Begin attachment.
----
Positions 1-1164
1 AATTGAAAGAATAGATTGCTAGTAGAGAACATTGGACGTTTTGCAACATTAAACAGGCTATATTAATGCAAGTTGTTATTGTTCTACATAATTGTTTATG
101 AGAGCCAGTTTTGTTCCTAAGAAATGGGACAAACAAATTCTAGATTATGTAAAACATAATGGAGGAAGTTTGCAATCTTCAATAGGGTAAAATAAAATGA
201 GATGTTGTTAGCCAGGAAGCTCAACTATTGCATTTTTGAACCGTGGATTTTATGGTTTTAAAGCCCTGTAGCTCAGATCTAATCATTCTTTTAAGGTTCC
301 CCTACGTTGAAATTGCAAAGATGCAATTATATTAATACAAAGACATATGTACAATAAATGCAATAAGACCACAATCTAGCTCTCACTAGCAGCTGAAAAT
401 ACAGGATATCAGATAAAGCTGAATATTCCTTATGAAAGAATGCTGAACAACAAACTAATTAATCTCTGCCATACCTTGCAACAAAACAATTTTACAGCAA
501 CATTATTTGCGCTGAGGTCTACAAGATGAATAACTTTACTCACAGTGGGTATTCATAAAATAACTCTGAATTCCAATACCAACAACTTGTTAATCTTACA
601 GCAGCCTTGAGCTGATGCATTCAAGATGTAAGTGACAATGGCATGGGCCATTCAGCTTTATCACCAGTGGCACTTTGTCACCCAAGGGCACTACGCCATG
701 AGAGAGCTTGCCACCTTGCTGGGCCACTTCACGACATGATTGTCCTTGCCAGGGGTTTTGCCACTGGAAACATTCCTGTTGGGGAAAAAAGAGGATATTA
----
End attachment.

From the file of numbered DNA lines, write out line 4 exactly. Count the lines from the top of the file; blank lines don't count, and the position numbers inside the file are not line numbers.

201 GATGTTGTTAGCCAGGAAGCTCAACTATTGCATTTTTGAACCGTGGATTTTATGGTTTTAAAGCCCTGTAGCTCAGATCTAATCATTCTTTTAAGGTTCC